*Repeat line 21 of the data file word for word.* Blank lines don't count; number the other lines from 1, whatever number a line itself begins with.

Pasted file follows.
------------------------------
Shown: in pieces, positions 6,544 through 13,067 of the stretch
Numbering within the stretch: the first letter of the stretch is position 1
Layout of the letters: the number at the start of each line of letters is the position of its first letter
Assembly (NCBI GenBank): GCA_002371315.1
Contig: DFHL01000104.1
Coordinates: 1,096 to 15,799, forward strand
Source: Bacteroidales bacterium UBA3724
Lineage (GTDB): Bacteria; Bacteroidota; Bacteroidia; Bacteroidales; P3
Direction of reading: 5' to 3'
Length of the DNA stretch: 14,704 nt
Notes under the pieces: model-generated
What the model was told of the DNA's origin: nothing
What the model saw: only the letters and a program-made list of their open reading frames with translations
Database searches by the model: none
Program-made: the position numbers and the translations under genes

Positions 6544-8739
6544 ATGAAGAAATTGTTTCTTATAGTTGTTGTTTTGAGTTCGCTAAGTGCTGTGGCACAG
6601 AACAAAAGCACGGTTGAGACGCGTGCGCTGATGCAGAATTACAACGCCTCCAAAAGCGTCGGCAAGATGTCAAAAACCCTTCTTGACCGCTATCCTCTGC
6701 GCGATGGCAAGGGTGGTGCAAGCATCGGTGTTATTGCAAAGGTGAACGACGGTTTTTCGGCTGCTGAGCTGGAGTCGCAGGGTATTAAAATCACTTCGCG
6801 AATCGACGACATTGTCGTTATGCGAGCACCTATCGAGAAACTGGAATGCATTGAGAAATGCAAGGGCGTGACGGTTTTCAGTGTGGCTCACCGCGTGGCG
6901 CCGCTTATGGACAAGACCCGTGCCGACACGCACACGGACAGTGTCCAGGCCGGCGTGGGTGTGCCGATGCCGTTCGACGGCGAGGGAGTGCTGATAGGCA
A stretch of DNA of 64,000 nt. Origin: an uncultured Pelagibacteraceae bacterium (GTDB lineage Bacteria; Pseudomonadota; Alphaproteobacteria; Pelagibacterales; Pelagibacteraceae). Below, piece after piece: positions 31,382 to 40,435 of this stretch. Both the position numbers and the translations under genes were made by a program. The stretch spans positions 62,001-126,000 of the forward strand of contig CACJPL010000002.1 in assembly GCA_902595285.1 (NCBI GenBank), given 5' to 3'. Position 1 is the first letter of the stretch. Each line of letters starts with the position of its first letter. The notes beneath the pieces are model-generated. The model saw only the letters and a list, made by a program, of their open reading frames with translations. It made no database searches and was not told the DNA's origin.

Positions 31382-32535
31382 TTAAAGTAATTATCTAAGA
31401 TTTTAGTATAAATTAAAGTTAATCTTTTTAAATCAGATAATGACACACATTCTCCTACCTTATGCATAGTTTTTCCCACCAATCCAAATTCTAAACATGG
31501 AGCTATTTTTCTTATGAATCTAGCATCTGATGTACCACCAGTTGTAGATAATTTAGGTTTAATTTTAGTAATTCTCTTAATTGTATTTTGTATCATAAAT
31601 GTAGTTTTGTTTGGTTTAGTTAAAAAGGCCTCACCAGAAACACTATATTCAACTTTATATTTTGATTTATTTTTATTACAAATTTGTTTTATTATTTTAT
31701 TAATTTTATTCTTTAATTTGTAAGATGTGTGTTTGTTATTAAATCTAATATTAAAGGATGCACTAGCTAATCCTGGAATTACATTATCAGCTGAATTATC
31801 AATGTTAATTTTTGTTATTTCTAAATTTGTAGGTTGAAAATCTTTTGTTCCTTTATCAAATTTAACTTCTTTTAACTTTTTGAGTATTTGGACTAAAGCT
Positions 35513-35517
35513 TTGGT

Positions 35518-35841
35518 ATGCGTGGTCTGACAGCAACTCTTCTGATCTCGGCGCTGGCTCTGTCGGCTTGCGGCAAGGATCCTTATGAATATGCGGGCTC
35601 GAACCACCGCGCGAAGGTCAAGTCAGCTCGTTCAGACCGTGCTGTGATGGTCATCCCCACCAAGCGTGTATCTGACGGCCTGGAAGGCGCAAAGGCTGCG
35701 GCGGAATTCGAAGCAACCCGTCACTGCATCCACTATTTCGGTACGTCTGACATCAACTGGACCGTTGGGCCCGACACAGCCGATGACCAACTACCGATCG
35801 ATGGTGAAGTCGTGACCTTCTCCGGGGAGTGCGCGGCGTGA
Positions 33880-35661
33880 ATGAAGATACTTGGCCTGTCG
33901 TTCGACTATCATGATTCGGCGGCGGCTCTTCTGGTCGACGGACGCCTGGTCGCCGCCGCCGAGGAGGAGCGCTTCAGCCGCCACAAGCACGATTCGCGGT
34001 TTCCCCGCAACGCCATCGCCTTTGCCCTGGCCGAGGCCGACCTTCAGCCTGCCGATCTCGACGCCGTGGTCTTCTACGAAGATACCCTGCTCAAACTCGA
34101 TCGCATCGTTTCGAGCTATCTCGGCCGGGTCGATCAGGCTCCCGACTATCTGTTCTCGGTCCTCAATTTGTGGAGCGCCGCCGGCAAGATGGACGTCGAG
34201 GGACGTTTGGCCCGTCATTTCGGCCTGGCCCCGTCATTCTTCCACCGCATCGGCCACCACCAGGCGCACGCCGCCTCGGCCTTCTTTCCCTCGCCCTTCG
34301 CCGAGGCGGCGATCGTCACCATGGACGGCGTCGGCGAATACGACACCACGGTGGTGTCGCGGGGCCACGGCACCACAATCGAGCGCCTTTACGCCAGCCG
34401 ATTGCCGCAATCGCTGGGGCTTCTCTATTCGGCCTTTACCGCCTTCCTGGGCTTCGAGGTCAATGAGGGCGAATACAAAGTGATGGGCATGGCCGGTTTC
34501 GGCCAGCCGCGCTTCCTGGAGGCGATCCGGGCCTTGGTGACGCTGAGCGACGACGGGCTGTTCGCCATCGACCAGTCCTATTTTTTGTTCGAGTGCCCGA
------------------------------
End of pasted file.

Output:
6901 CCGCTTATGGACAAGACCCGTGCCGACACGCACACGGACAGTGTCCAGGCCGGCGTGGGTGTGCCGATGCCGTTCGACGGCGAGGGAGTGCTGATAGGCA